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Indian Culture And Traditions

What Does Your BINDI Say About You
By Ram Lingam, July 2011 [[email protected]]

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When an Indian woman decorates her forehead with sindoor or bindi, she  is just following a tradition that goes back atleast 5,000 years. Wear a bindi  or a decorative mark on your forehead and you will get noticed everywhere. It  is no wonder that bindi has found its way to the international fashion world. In  fact globally, the Bindi is one of India’s best recognized symbols. If you wear  a bindi what does it say about you? Is it merely a decoration or is there more  to it?

An Indian  proverb says "A woman's beauty is multiplied 1,000 times when she wears a  bindi". For many Indian women, getting dressed for a special occasion is  incomplete without the bindi. When a woman grooms herself in a lavish Indian  way, she gives special importance to decorating her forehead with a bindi. However,  modern day bindi stickers have made it easy and bindi is used more for  decoration today.

For generations, bindi has been the most  visually attractive of all forms of body decoration. In fact, in the 16  decorations for personal grooming (solah-shrungār), bindi is the first shrungaar  and has a strong religious implication.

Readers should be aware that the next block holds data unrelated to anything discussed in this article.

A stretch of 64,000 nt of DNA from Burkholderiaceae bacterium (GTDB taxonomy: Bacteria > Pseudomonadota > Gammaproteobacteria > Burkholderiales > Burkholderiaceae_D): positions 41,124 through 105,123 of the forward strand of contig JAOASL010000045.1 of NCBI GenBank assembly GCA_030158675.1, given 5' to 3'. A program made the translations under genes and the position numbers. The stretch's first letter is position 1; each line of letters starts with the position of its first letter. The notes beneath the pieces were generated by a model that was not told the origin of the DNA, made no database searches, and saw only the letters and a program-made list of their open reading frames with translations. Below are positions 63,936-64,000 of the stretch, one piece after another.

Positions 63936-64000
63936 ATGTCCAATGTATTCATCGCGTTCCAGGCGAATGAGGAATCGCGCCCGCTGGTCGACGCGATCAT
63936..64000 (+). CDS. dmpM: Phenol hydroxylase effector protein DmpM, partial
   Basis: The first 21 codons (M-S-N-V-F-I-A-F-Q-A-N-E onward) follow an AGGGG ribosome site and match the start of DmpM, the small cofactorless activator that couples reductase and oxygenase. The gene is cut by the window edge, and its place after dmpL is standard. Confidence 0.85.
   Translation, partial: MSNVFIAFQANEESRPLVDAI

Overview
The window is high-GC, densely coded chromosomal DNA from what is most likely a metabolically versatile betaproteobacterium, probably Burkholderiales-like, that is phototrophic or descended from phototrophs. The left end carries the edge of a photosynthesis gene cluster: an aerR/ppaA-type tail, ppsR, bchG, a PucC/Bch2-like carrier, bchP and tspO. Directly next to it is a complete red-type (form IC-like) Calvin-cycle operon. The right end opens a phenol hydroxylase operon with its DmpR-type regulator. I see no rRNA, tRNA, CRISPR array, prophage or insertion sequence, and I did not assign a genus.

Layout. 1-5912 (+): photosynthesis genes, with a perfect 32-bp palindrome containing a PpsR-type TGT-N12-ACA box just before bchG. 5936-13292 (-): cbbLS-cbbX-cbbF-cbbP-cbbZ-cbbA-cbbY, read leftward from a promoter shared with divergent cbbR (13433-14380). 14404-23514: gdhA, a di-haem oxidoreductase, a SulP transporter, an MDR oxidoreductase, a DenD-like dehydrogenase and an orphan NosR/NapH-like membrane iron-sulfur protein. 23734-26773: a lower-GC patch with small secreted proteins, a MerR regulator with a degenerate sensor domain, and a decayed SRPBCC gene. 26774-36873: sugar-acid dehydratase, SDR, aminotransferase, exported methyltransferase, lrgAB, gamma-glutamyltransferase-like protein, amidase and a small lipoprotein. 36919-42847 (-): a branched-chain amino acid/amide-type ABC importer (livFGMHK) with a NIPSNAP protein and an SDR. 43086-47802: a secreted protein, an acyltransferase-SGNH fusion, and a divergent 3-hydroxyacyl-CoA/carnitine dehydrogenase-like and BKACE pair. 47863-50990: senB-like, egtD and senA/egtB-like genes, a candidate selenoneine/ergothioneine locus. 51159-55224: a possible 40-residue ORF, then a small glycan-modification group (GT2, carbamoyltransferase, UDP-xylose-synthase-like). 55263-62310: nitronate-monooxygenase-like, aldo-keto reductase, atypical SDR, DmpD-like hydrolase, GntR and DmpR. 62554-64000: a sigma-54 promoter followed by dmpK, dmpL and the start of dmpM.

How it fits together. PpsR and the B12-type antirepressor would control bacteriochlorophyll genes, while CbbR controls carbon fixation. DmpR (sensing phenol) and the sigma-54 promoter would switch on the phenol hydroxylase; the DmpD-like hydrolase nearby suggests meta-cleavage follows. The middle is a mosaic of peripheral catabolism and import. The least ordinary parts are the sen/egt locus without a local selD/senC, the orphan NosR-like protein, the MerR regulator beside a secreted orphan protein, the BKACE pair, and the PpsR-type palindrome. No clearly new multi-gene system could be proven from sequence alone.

But first - what  does the word ‘bindi’ mean? Like the various aspects of authentic Indian  culture, the bindi carries with it a wealth of meaning. Bindi is derived from the sanskrut word ‘bindu’, which means  dot. Bindi is also known as 'sindoor', 'tilaka', ‘tilak’, 'tilakam' 'tika' or  'pottu'. But kumkum and sindoor are not synonymous as unmarried women use  kumkum but not sindoor. The ancient name for bindi is tilaka and teeka or tikka  is its distorted form.

In ancient times, small decorative leaves were used (which  were made by cutting them into different shapes) and then pasted upon the  forehead. The decorative leaves (patra) were also known by various names  --'Patralekhā', Patramanjari', 'Patrachhedya' or 'Patrabhanga'.

Authentic kumkum  is of special significance and an essential item in all religious rituals,  hence auspicious. The turmeric is dried and powdered with a lime/lemon to give  the rich red colored kumkum. Every deity and every altar in Sanāthana dharma has  red kumkum. It is red in colour as red is a known colour of power.

Is the practice of bindi really  ancient? A cursory look at the ancient paintings, murals from the  antiquated Ajantā or Ellora caves, Rājasthani paintings or even sculptures from  the ancient temples of India, shows that the forehead of the Indian women is  always found decorated with ornaments and also bindi. Cave 16 at the Ajanta  caves has a mural where a princess and her lady-attendant are with a tray both  wearing the bindi. Female figurines excavated in Baluchistan seem to imply  application of sindoor to the partition of women's hair in Harappā culture.